Back in the old days — like, two years ago! — a million-dollar real estate deal was something special. Million-dollar sales did not happen often. They were reserved for only the very top …
Back in the old days — like, two years ago! — a million-dollar real estate deal was something special. Million-dollar sales did not happen often. They were reserved for only the very top end of the market. They brought celebrations in real estate offices, prestige for both buyers and sellers, and press releases to the media.
In many of this region’s communities, they happened a few times a year.
Now they happen every week.
The million-dollar sale is so routine it’s almost commonplace, as both prices and buying power continue an unprecedented surge.
A decade ago, $500,000 would buy the picture-perfect, middle class family home in Barrington, and $1 million would buy a nice estate overlooking the water. Today, many of those nice family homes are now million-dollar properties, and the luxury estates start at $1.5 million and climb from there.
Matt Antonio, broker with the Chart House team of Keller Williams, is a numbers guy. He researched the recent history of million-dollar sales in Barrington. Looking at the last three 12-month cycles (summer of 2018 to 2019; 2019 to 2020; and 2020 to 2021), reveals a 250% explosion in the number of million-dollar sales in Barrington.
In the cycle from 2018 to 2019, there were 19 total transactions of $1 million or more. In the next 12-month cycle, there were 30. In the last 12 months, there have been 49, with 35 of them occurring between $1 million and $1.5 million. It’s the new sweet spot for a fantastic family home.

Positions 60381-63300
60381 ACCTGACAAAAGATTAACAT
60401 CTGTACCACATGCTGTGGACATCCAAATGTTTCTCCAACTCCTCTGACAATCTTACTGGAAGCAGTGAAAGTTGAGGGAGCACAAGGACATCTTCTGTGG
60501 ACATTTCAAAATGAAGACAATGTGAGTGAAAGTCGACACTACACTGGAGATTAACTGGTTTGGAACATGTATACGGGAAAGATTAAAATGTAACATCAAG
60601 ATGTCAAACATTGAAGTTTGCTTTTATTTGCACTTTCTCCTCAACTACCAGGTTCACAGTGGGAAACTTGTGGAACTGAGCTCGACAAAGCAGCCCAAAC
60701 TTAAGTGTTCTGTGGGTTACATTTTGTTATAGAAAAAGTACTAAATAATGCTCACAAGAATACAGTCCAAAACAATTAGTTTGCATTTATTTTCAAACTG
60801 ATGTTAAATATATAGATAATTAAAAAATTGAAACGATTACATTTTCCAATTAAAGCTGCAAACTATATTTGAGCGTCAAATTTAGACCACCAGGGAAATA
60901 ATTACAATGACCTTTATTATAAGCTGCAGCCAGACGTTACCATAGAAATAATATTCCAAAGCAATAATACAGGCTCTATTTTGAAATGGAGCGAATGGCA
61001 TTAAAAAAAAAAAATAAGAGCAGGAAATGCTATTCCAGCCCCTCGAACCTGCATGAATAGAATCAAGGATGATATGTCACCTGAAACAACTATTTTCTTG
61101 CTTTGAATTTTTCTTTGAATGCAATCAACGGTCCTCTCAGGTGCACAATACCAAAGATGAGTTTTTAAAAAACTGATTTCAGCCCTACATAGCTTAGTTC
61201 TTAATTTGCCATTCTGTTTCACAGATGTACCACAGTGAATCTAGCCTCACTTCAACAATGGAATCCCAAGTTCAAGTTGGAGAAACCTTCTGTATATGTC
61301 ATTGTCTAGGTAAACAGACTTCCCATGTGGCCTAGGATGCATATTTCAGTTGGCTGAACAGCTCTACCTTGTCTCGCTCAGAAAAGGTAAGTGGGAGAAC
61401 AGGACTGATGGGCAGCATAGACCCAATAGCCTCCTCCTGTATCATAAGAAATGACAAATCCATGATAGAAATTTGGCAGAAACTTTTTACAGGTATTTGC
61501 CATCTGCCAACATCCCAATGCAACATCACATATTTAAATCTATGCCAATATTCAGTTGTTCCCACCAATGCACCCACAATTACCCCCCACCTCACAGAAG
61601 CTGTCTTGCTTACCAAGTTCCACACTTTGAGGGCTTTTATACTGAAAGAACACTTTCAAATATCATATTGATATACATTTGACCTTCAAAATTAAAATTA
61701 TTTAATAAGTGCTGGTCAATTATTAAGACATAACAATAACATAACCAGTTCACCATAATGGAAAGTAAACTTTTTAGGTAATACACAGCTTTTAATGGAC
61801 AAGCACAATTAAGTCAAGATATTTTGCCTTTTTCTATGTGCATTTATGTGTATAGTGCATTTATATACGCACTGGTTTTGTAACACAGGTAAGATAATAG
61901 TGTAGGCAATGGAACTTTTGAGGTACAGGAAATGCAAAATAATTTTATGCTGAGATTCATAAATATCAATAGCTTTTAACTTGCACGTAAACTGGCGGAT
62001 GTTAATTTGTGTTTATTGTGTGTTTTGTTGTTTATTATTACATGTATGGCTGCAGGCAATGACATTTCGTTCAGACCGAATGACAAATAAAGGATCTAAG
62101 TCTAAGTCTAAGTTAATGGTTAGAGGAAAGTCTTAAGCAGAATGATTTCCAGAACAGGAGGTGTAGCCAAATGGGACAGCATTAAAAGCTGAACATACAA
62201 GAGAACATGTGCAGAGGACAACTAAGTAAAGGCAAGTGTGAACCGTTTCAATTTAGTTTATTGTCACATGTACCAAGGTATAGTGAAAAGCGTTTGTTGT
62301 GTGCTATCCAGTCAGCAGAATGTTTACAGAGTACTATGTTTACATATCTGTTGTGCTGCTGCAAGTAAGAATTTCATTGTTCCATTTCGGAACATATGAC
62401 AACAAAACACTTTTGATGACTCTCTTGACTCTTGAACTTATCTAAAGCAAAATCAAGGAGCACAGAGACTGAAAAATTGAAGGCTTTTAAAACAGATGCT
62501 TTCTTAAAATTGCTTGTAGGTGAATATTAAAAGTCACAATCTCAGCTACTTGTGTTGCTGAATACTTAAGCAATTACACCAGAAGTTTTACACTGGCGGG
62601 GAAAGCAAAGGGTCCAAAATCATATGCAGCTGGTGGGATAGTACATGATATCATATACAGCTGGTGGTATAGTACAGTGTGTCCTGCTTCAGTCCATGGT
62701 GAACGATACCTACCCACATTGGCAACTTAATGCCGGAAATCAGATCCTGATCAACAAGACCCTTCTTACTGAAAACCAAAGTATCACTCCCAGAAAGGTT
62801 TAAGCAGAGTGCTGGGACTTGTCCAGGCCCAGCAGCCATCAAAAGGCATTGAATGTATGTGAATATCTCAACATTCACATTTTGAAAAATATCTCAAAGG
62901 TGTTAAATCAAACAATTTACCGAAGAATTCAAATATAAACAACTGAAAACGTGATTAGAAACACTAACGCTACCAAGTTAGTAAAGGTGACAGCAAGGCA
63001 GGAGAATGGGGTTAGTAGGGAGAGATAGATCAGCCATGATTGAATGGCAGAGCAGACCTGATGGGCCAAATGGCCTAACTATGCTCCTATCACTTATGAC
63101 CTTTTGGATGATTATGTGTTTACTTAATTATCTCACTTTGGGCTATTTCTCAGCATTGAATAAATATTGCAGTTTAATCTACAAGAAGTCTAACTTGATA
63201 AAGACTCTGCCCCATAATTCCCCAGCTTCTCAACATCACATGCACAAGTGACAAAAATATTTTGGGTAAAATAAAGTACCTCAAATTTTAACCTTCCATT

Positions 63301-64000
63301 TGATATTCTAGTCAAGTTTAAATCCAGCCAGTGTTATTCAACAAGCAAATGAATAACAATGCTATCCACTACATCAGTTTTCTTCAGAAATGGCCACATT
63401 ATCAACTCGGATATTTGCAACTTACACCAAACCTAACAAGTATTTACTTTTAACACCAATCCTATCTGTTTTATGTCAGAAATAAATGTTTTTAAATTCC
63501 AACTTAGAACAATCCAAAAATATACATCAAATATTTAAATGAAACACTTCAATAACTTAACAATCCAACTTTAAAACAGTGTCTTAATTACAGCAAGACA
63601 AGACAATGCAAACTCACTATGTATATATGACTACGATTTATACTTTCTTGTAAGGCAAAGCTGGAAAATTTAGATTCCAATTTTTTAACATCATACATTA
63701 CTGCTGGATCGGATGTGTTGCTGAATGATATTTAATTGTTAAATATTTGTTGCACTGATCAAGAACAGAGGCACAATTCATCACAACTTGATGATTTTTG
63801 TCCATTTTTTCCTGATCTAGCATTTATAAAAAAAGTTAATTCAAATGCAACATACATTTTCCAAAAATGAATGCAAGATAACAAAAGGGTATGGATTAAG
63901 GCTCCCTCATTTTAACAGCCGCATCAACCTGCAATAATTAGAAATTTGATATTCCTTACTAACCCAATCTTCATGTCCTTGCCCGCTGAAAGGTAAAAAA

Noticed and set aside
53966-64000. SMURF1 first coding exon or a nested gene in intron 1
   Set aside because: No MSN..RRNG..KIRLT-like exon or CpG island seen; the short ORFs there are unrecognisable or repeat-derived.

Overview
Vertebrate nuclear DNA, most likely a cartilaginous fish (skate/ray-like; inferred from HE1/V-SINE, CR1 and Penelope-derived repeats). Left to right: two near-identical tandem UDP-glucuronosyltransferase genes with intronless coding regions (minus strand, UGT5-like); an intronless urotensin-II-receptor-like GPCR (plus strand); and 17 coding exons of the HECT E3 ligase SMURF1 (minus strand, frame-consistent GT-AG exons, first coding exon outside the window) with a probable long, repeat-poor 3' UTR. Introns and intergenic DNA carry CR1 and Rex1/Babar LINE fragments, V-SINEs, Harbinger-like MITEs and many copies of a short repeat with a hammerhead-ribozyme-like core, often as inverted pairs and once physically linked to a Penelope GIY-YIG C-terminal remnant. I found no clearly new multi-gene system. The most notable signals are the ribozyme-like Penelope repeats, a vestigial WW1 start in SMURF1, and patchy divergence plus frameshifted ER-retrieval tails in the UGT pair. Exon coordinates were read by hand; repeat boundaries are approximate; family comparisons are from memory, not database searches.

“Not long ago, a million-dollar home was a real luxury home,” Matt said. “Now, in our markets, a million-dollar home can be a really nice, upper middle class home that’s in good shape in a great neighborhood.”
Matt and his team at Chart House have found there is still a dividing line in the market — somewhere north of a million dollars. “We see a lot of today’s modern families, with dual incomes, professional people with healthy incomes, they’re willing to buy homes up to $1.3, $1.4 million … That’s a common stopping point. When you get above that number, that’s where you start to see the scales tip. That’s where you see a more significant piece of property, a bigger home, an exclusive location … and that’s where you start to see a different kind of buyer. That’s where the buying pool gets a lot smaller.”
The market is fluid, and it’s also intelligent. Prices have surged in response to the forces of supply (little) and demand (lots), but they’ve also recognized the expanded buying power of the modern family. It’s not unusual to find a young family with two high-income earners, both bringing home robust six-figure incomes. With that sort of cash flow, the million-dollar purchase can be comfortably within reach.
So the million-dollar sale is still special — it’s just not as unique as it used to be.